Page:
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A random number generator (RNG) is a mathematical construct, either computational or as a hardware device, that is designed to generate a random set of numbers that should not display any distinguishable patterns in their appearance or generation, hence the word random. It is often in the form of a function or blocks of code used in software applications such as games where an element of chance is required.
Random number generators are just the modern application of randomness devices that have existed since ancient times such as dice, shuffled cards, flipping coins and even drawing straws. In modern computing, random number generators are implemented through programming based on deterministic computation, but this is not really considered as true random because the output can actually be predicted if all seed values are known, so this is called pseudorandom number generation. However, in practice, this is sufficient to fulfill most tasks. True randomness is not really required all the time; in fact, some applications do not actually benefit from it. Consider the "random" function in a music player; it only appears random because if it is truly random it would have no restrictions on the same tracks playing two or more times in succession. There might even be algorithms put in place to control the selection process.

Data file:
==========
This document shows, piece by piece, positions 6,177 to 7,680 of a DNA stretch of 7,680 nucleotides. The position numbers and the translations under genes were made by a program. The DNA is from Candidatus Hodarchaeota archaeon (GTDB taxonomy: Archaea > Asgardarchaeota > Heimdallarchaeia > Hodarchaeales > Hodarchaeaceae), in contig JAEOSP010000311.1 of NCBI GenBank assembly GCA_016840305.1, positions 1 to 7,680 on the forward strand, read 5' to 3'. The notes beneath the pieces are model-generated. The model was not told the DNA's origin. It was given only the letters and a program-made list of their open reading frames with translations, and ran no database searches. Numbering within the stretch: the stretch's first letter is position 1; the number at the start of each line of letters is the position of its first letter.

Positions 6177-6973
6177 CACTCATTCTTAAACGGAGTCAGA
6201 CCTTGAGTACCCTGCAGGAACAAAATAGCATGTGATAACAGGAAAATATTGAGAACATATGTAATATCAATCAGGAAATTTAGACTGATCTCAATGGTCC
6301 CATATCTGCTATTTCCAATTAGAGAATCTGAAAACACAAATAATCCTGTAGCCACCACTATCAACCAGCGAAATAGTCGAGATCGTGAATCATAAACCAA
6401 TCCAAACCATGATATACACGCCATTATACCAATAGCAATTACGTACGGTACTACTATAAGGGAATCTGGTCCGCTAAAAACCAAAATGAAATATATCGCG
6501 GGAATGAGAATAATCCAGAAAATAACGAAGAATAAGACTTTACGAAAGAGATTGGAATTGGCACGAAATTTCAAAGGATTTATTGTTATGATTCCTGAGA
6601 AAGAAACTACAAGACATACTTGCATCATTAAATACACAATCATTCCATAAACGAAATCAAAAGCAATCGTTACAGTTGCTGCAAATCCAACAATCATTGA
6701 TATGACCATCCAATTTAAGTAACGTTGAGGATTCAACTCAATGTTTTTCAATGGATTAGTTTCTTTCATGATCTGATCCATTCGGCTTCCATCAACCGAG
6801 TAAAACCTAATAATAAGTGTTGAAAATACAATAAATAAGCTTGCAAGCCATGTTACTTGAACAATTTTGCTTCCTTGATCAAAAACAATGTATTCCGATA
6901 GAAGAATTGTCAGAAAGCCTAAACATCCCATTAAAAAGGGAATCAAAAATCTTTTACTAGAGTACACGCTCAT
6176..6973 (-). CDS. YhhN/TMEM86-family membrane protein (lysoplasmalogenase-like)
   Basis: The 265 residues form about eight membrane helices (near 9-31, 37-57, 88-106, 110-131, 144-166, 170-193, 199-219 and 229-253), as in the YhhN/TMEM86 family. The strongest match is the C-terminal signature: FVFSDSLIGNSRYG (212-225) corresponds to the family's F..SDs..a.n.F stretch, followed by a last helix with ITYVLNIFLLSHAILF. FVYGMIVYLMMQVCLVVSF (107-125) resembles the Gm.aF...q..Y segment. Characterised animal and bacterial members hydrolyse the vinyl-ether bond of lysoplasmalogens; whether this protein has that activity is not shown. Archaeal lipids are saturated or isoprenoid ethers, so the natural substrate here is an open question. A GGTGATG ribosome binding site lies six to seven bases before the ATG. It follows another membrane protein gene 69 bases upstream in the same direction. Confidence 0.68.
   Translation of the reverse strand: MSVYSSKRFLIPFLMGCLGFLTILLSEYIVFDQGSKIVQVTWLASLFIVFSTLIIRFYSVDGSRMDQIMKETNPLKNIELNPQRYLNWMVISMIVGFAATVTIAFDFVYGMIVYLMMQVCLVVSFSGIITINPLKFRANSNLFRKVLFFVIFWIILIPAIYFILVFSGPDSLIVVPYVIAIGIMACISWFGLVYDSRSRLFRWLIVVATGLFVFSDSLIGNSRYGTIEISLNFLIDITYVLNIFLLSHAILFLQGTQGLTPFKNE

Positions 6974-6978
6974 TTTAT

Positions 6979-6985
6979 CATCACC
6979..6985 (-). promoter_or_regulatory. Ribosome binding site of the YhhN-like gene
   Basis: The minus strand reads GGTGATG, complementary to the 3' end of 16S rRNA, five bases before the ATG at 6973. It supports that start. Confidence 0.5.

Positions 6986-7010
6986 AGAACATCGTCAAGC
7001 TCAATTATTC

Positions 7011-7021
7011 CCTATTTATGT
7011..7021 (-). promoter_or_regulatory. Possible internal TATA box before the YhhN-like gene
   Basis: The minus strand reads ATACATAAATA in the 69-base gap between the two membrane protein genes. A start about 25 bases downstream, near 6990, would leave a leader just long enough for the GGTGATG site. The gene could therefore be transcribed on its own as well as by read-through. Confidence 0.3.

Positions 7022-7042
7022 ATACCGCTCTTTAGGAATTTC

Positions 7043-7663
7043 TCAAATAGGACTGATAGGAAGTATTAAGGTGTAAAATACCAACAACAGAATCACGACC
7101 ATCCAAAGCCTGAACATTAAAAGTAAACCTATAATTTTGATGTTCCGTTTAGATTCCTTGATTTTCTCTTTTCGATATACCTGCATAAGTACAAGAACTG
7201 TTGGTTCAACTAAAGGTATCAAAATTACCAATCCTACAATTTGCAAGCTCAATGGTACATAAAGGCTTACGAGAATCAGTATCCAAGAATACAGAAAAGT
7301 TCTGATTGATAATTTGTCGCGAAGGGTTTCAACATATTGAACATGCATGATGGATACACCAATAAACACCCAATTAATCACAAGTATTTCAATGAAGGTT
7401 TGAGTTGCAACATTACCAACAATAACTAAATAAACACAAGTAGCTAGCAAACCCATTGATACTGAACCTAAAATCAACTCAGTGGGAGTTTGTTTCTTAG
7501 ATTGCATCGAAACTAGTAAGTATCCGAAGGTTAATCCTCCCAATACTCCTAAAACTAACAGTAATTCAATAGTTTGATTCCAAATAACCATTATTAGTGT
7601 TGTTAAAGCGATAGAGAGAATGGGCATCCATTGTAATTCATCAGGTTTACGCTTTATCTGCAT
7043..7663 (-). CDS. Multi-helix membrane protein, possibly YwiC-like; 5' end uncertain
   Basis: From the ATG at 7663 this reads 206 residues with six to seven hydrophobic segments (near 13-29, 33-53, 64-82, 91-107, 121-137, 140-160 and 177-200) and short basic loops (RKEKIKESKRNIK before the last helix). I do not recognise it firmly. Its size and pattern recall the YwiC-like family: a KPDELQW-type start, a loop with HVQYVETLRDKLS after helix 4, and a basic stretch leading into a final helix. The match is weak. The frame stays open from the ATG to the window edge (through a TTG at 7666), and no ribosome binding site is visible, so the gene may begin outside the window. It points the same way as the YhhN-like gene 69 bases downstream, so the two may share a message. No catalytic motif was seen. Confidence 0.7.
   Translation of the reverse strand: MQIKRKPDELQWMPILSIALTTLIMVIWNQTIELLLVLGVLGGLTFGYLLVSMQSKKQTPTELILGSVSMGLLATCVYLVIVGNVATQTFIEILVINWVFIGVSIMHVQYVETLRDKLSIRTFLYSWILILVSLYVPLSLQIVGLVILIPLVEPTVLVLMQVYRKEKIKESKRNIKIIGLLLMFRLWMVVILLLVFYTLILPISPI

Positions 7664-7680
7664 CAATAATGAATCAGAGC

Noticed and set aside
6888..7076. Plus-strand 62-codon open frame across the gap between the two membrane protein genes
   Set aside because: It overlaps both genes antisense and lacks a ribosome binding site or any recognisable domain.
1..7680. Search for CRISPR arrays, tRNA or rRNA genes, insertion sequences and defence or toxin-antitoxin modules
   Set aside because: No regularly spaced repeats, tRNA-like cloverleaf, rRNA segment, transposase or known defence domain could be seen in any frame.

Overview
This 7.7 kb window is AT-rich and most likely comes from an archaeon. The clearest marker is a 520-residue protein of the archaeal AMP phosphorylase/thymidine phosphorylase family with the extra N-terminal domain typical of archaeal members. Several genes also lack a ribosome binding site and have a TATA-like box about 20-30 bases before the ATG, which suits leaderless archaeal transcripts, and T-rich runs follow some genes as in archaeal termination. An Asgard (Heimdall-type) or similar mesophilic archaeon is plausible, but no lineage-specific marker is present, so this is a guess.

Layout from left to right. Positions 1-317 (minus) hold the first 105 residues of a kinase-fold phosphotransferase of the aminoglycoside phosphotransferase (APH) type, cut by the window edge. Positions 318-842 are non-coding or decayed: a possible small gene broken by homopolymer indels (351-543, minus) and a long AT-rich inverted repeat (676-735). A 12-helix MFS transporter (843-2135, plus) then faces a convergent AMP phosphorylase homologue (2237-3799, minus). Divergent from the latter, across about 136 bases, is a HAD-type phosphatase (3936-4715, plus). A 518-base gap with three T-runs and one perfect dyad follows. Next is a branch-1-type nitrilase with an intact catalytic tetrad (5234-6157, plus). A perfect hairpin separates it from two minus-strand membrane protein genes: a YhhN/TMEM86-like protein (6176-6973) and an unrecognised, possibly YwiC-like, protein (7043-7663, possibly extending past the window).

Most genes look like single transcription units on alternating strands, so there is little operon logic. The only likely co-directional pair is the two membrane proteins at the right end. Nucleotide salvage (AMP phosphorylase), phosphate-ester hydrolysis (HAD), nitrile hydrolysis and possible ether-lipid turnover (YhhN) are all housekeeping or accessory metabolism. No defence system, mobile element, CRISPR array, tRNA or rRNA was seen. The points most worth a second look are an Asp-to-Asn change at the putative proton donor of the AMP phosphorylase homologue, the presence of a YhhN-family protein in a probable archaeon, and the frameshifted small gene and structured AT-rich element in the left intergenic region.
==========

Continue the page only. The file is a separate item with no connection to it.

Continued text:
A true random number generator cannot rely on mathematical equations and computational algorithms to get a random number because if there is an equation involved, then it is not random. In order to get true randomness, a device must collect entropy from the natural environment to measure such as atmospheric and thermal noise and other quantum and electromagnetic phenomena. An example of a random number generator is a device that measures radio noise and then extracts that value and presents it to the user or application. Other sources of entropy include subatomic physical phenomenon such as radioactive decay whose unpredictability and randomness can be explained by laws of quantum mechanics.
Applications that benefit from true randomness are games such as those related to gambling like bingo, card games, the lottery and similar games. Video games that emphasize random loot collection also benefit from true randomness, as pseudorandom number generation can lead to frustration since it can go a long time without the target number being hit or the same number can be obtained repeatedly.